Mary Rice Early Learning Centre
m3architecture has designed the Mary Rice Early Learning Centre (MRELC) – a new enterprise on the St Joseph’s Nudgee College campus.
The Mary Rice Early Learning Centre (MRELC) caters for 136 children from six weeks to five years old, across nine activity rooms. The interior refurbishment has created a town in miniature, scaled for this community of children. This approach is well suited to the philosophy of the MRELC which is focused on the development of citizenship, community, well-being, and sustainability in the spirit of the Reggio Emilia approach.
Adaptive re-use of this pre-existing, underutilised building made sense environmentally and economically. The MRELC occupies the ground floor and exploits the generous existing floor plate. A large outdoor landscape has been designed to integrate with the building and offer nature play opportunities.
There are homely activity rooms and public spaces for children including a community kitchen and dining hall adjacent to the productive garden, a reading room, a theatre and an art studio.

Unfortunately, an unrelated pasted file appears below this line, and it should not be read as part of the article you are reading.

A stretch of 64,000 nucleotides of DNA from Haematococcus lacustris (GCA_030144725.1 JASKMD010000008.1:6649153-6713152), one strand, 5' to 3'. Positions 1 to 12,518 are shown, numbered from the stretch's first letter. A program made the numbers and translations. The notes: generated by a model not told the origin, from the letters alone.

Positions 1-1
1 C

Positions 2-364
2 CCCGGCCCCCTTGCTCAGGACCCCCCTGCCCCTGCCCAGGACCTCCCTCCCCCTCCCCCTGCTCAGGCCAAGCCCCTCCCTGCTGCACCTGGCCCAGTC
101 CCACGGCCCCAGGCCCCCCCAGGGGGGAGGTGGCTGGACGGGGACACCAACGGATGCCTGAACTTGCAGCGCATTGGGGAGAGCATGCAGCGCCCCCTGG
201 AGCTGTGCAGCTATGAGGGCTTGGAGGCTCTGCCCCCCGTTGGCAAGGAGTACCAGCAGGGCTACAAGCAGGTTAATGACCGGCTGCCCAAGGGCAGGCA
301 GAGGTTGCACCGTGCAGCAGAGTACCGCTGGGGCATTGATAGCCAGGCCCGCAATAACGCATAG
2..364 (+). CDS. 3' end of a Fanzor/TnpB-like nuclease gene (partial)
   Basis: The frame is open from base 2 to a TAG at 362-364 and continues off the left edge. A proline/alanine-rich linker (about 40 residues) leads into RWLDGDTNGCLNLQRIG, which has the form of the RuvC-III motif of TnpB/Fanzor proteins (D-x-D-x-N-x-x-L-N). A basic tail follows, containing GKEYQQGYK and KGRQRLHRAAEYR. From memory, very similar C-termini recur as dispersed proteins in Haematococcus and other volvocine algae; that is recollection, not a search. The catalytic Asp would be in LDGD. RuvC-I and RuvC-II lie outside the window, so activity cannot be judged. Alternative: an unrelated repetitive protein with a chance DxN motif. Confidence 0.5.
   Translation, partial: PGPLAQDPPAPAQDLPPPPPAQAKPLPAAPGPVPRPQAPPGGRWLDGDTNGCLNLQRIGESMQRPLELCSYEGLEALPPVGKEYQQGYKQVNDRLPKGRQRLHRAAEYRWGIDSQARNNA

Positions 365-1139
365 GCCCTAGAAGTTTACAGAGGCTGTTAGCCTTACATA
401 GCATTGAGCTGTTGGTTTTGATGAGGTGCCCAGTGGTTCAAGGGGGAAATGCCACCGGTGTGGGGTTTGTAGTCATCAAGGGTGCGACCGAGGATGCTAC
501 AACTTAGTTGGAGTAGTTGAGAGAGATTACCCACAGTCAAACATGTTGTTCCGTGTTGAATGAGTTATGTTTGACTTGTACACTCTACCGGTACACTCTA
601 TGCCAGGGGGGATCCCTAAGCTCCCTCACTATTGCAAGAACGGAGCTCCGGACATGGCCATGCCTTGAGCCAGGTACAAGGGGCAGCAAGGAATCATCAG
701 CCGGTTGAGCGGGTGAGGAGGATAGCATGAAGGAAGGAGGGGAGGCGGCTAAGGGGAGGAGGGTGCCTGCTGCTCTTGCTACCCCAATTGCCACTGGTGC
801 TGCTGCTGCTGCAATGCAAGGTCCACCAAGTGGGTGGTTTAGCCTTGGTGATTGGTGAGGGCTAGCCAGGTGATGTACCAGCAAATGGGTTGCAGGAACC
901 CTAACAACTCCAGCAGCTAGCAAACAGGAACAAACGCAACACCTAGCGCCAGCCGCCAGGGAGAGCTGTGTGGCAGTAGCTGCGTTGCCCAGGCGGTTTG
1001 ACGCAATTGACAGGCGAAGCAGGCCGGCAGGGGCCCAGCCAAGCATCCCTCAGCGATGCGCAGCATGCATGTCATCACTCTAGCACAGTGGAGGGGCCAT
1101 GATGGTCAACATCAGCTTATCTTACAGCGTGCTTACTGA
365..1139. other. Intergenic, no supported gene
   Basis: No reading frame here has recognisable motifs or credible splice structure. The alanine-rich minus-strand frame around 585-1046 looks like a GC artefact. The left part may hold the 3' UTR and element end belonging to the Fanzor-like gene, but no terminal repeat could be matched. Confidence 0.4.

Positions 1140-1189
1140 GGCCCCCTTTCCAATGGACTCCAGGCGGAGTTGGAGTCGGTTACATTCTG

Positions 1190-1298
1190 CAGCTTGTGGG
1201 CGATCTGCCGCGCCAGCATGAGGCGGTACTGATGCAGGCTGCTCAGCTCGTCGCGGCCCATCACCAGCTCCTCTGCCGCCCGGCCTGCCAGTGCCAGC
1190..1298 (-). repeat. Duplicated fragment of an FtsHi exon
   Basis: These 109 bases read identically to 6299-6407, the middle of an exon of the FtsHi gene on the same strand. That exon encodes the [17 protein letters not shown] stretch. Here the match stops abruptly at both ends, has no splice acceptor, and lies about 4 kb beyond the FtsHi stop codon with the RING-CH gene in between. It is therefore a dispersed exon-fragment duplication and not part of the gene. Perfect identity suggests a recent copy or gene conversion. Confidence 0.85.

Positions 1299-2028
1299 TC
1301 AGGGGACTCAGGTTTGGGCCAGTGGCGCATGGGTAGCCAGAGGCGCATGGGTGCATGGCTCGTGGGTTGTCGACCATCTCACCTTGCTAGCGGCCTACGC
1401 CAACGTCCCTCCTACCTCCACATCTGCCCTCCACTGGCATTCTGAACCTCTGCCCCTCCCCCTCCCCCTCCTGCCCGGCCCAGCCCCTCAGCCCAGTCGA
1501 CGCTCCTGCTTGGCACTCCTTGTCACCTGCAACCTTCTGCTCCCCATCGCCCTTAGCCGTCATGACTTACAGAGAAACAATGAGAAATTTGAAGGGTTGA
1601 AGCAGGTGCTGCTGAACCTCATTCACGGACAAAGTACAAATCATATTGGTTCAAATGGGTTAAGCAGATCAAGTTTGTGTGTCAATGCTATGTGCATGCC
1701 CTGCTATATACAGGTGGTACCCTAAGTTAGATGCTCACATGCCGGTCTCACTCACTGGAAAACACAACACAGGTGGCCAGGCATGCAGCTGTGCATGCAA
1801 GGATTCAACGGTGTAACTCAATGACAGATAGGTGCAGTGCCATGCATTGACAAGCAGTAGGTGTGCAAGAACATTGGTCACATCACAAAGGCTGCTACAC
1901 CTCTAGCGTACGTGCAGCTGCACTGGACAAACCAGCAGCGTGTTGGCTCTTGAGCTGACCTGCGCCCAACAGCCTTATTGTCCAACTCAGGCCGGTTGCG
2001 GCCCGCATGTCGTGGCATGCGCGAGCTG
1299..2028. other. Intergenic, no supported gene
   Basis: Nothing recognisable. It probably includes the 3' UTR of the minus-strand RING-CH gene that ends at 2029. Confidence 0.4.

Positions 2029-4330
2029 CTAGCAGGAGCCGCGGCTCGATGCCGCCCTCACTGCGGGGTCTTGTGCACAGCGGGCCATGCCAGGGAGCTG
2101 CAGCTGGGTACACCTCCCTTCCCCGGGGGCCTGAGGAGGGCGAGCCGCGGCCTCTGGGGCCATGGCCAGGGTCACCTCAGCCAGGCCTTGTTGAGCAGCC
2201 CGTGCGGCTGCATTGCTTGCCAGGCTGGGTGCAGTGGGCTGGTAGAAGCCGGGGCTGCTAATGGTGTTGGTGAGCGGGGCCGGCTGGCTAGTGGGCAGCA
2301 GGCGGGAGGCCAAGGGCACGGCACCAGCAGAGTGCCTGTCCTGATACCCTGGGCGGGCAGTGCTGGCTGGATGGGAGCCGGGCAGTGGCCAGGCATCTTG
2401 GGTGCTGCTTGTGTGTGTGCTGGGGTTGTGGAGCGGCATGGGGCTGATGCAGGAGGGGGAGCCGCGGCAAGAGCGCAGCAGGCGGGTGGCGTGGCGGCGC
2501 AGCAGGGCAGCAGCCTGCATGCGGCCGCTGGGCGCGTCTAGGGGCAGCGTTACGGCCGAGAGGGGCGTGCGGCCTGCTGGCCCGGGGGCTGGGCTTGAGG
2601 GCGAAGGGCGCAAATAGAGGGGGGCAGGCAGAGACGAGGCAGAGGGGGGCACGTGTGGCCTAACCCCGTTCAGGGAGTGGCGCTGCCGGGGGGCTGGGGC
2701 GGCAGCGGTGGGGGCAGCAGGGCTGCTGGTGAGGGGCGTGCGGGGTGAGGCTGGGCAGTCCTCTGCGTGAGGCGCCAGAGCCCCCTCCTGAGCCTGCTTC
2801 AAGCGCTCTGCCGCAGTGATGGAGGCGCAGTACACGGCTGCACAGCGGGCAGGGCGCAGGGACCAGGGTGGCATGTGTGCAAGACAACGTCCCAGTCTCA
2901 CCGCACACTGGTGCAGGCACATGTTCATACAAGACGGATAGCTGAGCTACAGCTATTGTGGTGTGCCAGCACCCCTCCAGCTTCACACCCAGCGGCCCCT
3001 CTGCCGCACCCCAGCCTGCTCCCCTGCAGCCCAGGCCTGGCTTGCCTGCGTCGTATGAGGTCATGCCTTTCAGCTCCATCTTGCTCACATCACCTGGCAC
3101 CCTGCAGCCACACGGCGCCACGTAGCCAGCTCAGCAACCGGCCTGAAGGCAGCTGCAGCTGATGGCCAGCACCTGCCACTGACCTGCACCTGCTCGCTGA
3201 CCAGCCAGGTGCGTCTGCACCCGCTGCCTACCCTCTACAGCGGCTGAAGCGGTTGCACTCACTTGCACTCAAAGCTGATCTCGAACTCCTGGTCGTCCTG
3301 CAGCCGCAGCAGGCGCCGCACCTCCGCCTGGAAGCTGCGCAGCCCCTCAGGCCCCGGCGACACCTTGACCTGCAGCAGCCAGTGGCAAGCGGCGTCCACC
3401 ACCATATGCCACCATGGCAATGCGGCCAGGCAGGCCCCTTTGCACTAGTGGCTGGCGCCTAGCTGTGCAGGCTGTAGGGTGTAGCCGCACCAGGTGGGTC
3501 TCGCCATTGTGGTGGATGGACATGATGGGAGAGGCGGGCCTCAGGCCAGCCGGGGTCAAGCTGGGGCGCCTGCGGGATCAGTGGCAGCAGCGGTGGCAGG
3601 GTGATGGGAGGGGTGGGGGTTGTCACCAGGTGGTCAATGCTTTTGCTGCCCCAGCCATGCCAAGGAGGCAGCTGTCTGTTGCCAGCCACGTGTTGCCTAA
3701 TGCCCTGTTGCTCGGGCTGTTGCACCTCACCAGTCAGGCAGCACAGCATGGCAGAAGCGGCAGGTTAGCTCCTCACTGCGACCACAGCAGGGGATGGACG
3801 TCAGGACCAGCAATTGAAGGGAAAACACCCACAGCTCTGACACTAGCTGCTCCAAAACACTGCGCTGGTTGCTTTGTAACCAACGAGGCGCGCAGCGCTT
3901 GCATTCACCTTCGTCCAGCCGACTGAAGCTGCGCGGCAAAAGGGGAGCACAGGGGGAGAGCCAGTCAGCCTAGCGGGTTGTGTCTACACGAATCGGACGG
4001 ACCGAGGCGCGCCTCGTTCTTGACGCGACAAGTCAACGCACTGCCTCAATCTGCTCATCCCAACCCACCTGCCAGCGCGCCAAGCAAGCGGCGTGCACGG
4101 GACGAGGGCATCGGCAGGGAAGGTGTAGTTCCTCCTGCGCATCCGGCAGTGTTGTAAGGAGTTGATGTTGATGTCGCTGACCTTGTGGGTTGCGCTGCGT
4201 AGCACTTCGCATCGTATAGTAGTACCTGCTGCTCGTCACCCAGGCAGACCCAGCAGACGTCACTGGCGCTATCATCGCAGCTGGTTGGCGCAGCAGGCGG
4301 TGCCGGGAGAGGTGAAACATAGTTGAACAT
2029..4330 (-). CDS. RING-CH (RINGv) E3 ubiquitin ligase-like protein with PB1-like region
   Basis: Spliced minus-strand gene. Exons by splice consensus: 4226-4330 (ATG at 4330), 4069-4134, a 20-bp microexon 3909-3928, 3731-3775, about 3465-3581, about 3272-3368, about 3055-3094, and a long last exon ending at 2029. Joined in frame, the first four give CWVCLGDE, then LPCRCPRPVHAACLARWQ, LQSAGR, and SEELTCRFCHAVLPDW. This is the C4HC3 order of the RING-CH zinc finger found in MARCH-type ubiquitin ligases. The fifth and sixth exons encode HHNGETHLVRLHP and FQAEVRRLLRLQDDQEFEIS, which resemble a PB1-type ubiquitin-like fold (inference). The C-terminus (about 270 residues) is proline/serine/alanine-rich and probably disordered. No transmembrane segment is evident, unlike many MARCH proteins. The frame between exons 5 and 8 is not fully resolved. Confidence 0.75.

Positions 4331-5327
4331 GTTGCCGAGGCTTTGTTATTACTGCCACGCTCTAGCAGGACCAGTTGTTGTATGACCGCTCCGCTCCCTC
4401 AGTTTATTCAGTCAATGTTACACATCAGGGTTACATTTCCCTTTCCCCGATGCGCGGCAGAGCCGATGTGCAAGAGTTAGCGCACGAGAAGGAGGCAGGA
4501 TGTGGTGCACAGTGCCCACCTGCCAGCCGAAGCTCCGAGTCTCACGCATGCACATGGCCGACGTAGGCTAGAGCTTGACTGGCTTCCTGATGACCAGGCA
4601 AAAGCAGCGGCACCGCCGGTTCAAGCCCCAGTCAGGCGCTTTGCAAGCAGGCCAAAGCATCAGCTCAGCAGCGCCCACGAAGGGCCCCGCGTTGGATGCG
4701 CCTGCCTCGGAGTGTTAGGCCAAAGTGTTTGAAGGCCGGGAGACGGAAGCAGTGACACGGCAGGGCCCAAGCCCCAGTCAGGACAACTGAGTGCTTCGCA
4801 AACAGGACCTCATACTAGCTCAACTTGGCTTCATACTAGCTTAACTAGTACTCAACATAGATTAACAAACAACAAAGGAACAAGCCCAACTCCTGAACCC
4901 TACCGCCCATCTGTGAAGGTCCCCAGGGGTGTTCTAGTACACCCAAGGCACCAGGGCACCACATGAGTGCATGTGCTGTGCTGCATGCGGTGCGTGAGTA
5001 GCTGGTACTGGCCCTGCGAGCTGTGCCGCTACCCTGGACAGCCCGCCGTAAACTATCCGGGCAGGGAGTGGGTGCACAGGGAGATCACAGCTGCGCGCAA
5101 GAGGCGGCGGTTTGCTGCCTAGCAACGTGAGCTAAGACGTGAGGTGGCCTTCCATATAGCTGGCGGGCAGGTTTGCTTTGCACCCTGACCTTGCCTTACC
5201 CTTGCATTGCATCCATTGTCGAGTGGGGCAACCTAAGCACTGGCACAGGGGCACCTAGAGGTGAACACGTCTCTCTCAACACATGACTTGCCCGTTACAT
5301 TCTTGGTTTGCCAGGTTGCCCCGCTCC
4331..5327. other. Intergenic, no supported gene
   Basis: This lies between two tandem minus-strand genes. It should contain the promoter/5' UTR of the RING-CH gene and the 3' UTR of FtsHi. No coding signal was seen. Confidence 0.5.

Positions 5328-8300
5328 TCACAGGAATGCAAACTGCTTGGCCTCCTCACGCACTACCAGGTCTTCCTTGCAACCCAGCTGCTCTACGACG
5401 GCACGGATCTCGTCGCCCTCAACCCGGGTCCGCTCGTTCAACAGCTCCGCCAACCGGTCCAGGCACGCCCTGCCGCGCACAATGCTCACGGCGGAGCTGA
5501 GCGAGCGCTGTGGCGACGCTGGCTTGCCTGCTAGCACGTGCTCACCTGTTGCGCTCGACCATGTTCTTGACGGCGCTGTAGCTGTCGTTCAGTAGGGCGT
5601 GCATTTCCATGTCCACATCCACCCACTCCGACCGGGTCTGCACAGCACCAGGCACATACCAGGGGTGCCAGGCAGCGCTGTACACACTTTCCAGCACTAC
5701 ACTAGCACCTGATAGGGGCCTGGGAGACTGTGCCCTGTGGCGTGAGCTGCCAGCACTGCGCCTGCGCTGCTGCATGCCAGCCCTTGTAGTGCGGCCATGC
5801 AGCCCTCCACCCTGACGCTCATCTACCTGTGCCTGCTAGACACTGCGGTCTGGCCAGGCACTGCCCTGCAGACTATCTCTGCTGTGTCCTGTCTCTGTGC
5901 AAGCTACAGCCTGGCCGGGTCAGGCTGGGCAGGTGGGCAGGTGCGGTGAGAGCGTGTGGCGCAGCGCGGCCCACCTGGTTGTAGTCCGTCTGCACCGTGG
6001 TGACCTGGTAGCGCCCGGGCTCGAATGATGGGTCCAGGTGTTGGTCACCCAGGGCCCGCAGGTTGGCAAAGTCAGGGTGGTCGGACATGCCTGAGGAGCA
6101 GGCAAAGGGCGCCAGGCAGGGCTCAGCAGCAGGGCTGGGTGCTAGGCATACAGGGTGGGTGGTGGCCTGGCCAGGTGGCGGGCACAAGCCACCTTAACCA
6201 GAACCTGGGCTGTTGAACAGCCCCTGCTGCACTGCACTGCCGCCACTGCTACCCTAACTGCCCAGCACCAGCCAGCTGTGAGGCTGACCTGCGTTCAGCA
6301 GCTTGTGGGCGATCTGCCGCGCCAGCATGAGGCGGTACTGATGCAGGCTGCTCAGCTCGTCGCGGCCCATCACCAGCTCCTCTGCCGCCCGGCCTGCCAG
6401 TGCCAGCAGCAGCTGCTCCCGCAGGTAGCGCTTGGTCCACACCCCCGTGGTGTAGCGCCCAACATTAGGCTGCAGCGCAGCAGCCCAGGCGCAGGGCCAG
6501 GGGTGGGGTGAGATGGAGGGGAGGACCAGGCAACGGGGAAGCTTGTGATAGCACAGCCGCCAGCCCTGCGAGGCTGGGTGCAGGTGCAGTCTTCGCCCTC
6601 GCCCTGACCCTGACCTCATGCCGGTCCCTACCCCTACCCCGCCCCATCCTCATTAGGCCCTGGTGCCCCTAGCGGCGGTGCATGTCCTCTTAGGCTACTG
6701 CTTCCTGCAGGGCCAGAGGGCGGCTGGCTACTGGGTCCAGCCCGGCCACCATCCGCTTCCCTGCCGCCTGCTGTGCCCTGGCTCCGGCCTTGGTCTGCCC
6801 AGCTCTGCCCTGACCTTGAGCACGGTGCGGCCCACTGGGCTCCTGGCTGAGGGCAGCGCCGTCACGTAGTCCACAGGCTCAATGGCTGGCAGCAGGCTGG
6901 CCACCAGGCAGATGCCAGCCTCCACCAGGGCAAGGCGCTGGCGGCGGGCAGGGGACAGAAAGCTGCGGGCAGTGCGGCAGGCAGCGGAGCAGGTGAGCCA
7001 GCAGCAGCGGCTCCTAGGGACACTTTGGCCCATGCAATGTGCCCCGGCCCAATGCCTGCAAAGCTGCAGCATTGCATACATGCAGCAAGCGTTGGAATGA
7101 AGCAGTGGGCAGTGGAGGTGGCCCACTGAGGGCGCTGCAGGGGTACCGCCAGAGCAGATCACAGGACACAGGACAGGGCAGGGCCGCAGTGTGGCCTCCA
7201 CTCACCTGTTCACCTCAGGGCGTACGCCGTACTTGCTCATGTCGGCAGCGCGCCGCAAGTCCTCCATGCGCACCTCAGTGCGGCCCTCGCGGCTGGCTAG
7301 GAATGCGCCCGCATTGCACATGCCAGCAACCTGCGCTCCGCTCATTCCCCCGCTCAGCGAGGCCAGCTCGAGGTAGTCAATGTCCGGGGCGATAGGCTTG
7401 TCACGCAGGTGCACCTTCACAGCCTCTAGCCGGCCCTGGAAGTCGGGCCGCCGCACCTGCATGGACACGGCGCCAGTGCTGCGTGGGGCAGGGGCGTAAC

The long corridor, connecting all spaces, has been transformed into a gallery for the work of the children, scaled to suit each age group. The corridor is punctuated at each end by two outdoor covered play areas. One of these spaces provides an undulating terrain for climbing with tactile and reflective surfaces that contribute to the development of babies. The other space emulates a parkland, complete with a rotunda where kindy-aged children can gather. This diverse collection of public spaces facilitates and reinforces the community ideals of the centre.
The design builds on the nature of the pre-existing building spatially and materially. Extensive structural work was required to re-configure the prior interior spaces and associated load-bearing walls to suit the layout. However, m3architecture took advantage of these interventions to create artificial trees that characterise a meeting point in each space.
The Mary Rice Early Learning Centre was featured in Teacher Magazine – read more here.
Photography by Christopher Frederick Jones